International Journal of Mental Health and Addiction

, Volume 10, Issue 6, pp 927–935

Difficulty Identifying Feelings, Distress Tolerance and Compulsive Buying: Analyzing the Associations to Inform Therapeutic Strategies

Authors

    • Department of PsychologySouthern Illinois University Edwardsville
  • Daniel J. Segrist
    • Department of PsychologySouthern Illinois University Edwardsville
Article

DOI: 10.1007/s11469-012-9389-y

Cite this article as:
Rose, P. & Segrist, D.J. Int J Ment Health Addiction (2012) 10: 927. doi:10.1007/s11469-012-9389-y

Abstract

Difficulty identifying feelings (a component of alexithymia) and distress tolerance both appear to play a role in impulse-control problems. The goal of the present study was to build upon past research by developing a model of the relations between these constructs and compulsive buying. Participants from the United States and Canada completed a survey containing well-established measures of demographic variables, difficulty identifying feelings, distress tolerance and compulsive buying. In support of a hypothesized model, the three constructs were significantly related in predicted directions and distress tolerance fully mediated the relationship between difficulty identifying feelings and compulsive buying. These results confirm the relationship between alexithymic tendencies and distress tolerance and extend previous findings concerning the problematic behaviors (e.g., substance abuse, pathological gambling) of people who have difficulty identifying their feelings. They also highlight attributes and skills (e.g., tolerating distress, identifying feelings) which clinicians might beneficially target while working with clients who buy compulsively.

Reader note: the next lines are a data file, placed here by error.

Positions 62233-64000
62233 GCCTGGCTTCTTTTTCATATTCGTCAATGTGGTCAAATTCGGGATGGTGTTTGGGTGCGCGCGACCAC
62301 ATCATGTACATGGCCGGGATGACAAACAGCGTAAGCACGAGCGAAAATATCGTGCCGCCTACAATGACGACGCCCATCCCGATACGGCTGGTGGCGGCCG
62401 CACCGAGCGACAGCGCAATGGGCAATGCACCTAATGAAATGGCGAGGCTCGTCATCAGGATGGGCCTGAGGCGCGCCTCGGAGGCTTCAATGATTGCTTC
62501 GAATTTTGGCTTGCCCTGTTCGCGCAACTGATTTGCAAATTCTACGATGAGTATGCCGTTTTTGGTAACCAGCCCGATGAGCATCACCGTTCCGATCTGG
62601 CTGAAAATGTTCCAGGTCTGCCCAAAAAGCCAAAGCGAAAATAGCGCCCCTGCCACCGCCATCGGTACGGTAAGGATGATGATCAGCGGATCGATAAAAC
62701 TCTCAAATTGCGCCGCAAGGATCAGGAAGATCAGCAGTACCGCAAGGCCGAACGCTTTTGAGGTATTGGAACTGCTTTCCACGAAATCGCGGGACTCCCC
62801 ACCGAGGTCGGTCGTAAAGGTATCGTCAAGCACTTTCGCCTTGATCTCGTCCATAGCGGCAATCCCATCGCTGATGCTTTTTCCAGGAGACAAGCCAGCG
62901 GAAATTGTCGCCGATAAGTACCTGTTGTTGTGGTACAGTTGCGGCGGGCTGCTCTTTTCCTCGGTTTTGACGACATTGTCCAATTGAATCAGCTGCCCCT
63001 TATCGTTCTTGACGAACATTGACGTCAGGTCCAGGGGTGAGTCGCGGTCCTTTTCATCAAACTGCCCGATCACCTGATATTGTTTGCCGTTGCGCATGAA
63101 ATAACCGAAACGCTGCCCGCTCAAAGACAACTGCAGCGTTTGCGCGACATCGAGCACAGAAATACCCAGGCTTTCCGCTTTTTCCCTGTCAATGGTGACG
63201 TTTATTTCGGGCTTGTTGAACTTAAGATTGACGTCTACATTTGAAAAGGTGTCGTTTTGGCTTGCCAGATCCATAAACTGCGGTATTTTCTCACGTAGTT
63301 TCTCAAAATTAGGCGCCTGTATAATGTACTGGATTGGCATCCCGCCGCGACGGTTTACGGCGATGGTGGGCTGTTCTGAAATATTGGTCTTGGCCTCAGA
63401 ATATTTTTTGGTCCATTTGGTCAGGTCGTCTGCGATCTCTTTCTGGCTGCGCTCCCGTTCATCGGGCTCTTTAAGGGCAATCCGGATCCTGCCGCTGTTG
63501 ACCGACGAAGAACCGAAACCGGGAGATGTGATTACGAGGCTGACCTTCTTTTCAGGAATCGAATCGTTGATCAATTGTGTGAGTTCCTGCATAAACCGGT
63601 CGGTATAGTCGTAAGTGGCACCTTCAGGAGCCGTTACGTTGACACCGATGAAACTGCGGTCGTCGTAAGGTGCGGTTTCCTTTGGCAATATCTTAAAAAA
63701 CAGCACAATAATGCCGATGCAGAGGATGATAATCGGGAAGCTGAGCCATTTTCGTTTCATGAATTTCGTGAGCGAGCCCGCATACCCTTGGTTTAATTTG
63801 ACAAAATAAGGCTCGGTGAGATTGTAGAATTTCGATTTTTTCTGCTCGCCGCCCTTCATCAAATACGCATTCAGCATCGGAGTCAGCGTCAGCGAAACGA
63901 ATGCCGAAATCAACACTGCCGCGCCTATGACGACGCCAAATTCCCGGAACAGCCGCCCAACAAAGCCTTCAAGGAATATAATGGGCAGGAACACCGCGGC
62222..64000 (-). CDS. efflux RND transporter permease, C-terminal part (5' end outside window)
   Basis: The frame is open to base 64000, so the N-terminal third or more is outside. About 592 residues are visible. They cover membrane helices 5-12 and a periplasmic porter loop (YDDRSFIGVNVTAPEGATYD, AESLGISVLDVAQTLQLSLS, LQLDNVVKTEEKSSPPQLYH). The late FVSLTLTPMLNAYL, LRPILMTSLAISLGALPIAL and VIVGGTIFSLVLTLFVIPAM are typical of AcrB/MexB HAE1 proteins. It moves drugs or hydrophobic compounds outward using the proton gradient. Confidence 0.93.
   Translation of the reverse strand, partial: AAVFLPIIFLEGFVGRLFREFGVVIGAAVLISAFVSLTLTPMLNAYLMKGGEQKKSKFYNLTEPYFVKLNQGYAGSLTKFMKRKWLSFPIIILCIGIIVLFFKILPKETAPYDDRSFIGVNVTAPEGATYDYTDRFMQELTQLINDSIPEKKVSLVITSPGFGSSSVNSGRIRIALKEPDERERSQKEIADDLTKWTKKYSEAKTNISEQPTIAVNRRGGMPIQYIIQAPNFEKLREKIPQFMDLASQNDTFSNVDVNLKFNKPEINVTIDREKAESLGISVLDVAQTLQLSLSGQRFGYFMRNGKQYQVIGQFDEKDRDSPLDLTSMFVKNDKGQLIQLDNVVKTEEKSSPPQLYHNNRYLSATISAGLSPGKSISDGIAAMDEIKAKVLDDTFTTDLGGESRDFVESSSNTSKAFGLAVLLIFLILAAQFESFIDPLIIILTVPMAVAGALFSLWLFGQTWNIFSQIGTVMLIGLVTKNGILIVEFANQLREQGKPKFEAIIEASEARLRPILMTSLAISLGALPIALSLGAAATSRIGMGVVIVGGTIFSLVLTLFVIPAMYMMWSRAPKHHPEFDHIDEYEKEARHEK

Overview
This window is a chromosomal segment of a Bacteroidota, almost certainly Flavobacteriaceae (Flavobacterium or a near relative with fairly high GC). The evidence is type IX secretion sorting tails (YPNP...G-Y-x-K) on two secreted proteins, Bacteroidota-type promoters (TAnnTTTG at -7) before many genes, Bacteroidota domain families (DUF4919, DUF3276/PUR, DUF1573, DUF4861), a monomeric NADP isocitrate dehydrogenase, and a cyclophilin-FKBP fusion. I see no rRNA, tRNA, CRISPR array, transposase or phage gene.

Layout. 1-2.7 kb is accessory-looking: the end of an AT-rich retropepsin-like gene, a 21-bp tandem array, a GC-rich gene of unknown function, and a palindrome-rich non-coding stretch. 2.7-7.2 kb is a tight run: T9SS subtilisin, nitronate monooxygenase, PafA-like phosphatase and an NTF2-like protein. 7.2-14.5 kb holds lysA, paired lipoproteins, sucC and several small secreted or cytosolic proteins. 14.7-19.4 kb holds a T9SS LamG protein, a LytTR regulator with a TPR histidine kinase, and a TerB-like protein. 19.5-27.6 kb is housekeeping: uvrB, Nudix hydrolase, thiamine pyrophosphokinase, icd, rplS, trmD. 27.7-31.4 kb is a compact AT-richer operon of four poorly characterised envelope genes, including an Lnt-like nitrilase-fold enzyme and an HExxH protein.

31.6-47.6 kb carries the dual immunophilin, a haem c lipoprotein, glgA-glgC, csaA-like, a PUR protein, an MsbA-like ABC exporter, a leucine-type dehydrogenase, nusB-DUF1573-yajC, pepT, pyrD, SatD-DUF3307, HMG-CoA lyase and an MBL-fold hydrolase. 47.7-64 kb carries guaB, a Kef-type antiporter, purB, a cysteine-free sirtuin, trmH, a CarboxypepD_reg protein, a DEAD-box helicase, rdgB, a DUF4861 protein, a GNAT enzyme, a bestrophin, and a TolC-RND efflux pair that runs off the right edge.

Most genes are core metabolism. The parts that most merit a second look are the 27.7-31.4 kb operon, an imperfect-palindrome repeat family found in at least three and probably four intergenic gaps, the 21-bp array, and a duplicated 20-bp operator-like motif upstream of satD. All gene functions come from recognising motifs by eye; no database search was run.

Keywords

Compulsive buyingAlexithymiaDistress toleranceDifficulty identifying feelingsSelf-regulation

Copyright information

© Springer Science+Business Media, LLC 2012